INDIANAPOLIS, Wednesday, May 1, 2002 -- Motorsports history will be made this May when the Indianapolis Motor Speedway will be the first superspeedway to use an energy-absorbing barrier in its turns during competition. The SAFER (Steel and...
INDIANAPOLIS, Wednesday, May 1, 2002 -- Motorsports history will be made this May when the Indianapolis Motor Speedway will be the first superspeedway to use an energy-absorbing barrier in its turns during competition.
The SAFER (Steel and Foam Energy Reduction) barrier is in place for practice for the 86th running of the Indianapolis 500, which begins Sunday, May 5.
Under development by the Indy Racing League and the University of Nebraska-Lincoln's Midwest Roadside Safety Facility since 1998, the SAFER barrier has been designed for multiple impacts by Indy Racing cars and stock cars during an event. NASCAR joined in the development of the project in September 2000.
"Since our founding in 1909, the Indianapolis Motor Speedway has always been a leader in automotive safety and innovation," said Tony George, president and CEO of the Indianapolis Motor Speedway and Indy Racing League. "Today's announcement of a new energy-absorbing barrier represents another milestone in this long history, and it will not be the last.
"The Indianapolis Motor Speedway in the month of May is the perfect time to install and test the SAFER barrier. The amount of time teams and drivers have to practice leading up to the race will allow us to get feedback on the barrier. Though we hope it doesn't happen, the odds are likely that the barrier will be impacted during those practice periods, which will allow us to evaluate its performance before we get to racing conditions."
A total of 4,240 feet of the Indianapolis Motor Speedway's permanent outside wall will be covered with the energy-absorbing barrier for May. Each turn of the speedway will have 1,060 feet of barrier and another 60 feet of transition element approaching the actual energy-absorbing barrier.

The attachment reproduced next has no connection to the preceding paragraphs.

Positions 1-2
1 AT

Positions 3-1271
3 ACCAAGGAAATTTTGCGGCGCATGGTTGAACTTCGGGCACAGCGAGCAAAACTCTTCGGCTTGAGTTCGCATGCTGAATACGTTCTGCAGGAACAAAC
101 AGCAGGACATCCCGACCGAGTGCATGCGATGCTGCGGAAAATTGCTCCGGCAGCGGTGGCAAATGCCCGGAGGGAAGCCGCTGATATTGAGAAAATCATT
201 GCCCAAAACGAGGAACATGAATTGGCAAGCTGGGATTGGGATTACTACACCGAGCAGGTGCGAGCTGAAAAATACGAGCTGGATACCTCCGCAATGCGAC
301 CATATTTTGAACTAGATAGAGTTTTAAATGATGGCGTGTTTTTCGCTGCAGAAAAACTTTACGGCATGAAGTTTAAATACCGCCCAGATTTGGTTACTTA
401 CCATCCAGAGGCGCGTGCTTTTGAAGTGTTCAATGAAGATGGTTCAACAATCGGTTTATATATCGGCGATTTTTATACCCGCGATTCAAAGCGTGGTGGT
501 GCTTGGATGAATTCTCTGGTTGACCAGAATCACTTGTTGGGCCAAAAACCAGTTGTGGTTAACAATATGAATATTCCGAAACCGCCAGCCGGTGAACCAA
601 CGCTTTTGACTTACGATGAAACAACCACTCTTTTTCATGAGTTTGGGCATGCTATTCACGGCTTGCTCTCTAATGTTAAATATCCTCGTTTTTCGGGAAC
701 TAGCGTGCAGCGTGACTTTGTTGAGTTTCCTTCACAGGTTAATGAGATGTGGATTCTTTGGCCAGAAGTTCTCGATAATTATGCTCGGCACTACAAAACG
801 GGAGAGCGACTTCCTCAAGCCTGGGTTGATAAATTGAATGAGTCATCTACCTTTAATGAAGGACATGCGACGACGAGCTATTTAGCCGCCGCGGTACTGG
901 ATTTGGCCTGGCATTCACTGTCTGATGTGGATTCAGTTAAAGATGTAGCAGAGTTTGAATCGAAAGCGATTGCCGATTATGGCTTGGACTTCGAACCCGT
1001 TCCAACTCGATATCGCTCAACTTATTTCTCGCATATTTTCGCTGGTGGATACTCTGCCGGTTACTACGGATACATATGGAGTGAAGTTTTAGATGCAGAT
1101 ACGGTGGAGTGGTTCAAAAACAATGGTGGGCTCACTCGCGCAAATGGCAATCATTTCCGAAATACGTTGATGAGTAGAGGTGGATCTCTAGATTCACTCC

"The goal of this wall is to reduce the forces seen on the car to a range that lessens the likelihood of the driver being injured," said Brian Barnhart, vice president of operations for the Indy Racing League. "This barrier has really evolved since the first PEDS barrier was put in place in 1998."
The new energy-absorbing barrier is constructed in 20-foot modules. Each module consists of four rectangular steel tubes, welded together, to form a unified element. The modules are connected with four internal steel splices. Bundles of 2-inch-thick sheets of extruded, closed-cell polystyrene are placed between the concrete wall and the steel tubing modules every 10 feet. Six or seven sheets of polystyrene are used in each bundle, depending on the location on the module.
"One of the prerequisites presented to us was to create a barrier robust enough to absorb an incredible impact and yet maintain its integrity so the event could continue with little or no delay for repair," said Dr. Dean Sicking, director of the Midwest Roadside Safety Facility at the University of Nebraska-Lincoln. "The principle behind the wall is it provides a continuous barrier system that will remain parallel to the track and move back as a unit as it dissipates energy. The need for that movement is to prevent pocketing, which is where the barrier wraps around the front of the car, which extremely increases deceleration."
Under the direction of IMS Director of Engineering and Construction Kevin Forbes, an entire turn of the Indianapolis Motor Speedway can be fitted with the barrier in less than two days. Attachment times would vary at other facilities depending on the length of track, height of wall and other variables.
"NASCAR has appreciated working with Tony George and his team," said Gary Nelson, managing director of NASCAR competition. "We are optimistic about the new SAFER wall, and we are looking forward to its development."
The SAFER barrier will be painted white to match the Speedway's traditional wall color.
"We believe this barrier is an appropriate solution for the Indianapolis Motor Speedway," Forbes said. "It should be able to be adapted to many other tracks, but each will have to be evaluated separately."